Tips for Preparing a Moist Turkey

Nov 21, 2017

On the fourth Thursday in November, the American tradition of Thanksgiving has continued since the early 1600s. This is a special time to reflect on life with a grateful heart and celebrate the provisions given to each family. This gathering has been handed down for generations, but the ill-prepared turkey is one tradition that should remain in the past.

Let’s define a few terms commonly thrown around when discussing a Thanksgiving turkey. A brine is a solution of water, salt, sugar, and seasonings used to preserve foods. This method will impart flavors for about 16-24 hours, but be careful to rinse your bird before you bake or the turkey will be extremely salty. This method can be used with frying turkeys, roasting turkeys, and smoking turkeys.  Paula Dean recommends “frying turkeys for 3 minutes per pound plus 5 minutes for each turkey.” This is a favorite for our Louisiana family. This year we will try our hand at a smoked turkey! “A smoked turkey should be cooked on a low temperature at 220-250 degrees for 10 hours,” as recommended by Allrecipes.

For more than 13 years I have prepared hundreds of turkeys baked in the oven, breast down, at a temperature of 325 degrees for approximately 3 hours. I generally use the same seasoning blend consisting of olive oil, fresh garlic, rubbed sage, salt, pepper, sugar, lemon juice, and paprika. All of the ingredients are combined to form a paste and rubbed under the skin of the turkey.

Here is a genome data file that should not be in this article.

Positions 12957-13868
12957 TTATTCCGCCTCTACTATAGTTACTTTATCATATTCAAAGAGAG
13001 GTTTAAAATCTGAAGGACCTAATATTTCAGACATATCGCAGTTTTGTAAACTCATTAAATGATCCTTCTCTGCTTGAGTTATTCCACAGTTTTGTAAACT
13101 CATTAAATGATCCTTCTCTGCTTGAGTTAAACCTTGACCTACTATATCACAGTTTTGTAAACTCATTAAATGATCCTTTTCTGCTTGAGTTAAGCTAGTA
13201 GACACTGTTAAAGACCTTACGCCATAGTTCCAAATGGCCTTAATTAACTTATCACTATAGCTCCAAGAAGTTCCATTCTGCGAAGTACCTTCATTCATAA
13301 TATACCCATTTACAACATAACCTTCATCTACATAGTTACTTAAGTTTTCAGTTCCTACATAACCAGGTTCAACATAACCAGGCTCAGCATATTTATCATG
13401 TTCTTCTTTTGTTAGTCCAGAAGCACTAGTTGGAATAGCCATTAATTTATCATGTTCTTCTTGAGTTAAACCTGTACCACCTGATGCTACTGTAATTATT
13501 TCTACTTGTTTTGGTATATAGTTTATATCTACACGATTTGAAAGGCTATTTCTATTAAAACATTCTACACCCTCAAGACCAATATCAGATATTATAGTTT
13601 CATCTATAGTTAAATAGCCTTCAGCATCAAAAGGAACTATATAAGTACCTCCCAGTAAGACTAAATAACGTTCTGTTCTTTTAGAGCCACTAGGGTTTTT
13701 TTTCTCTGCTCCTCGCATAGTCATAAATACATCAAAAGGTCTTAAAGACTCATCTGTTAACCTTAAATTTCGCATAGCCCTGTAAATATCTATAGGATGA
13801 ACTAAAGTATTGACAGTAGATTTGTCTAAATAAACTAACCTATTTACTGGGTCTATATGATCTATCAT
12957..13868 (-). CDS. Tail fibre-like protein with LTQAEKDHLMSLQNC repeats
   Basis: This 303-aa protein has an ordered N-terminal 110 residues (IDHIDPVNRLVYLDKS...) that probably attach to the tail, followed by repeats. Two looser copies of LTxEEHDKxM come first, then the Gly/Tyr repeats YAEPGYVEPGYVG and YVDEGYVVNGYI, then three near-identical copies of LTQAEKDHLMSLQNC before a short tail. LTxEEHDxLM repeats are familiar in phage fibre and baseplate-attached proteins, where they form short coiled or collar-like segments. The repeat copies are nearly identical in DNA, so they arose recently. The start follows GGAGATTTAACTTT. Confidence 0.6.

Whether you choose to brine, fry, smoke, or bake, the turkey should always be moist with the perfect internal temperature between 165-180 degrees. With each method, the chef’s goal should be to impart flavor while retaining the moisture.

I want to encourage you to enter this season with Thanksgiving in your heart.

Psalm 9:1 “I will give thanks to you, Lord, with all my heart; I will tell of all your wonderful deeds.”


Brine: defined from the “Food Lover’s Companion” by Sharon Tyler Herbst, pg. 69

Fried turkey cook time information taken from:

Smoked Turkey temperature and cook time information taken from:

Bible verse from:


Jenifer PasosJennifer Pasos

Jennifer has been teaching online for the past four years. She is a career chef/pastry chef with twenty plus years of experience in the hospitality industry. She received dual Associate’s degrees from Sullivan University in Louisville, KY. She is a mother of three children, two of which are homeschooled.

The thoughts and opinions expressed are those of the author and should not be taken to represent the views of Excelsior Classes, LLC or the consortium of teachers.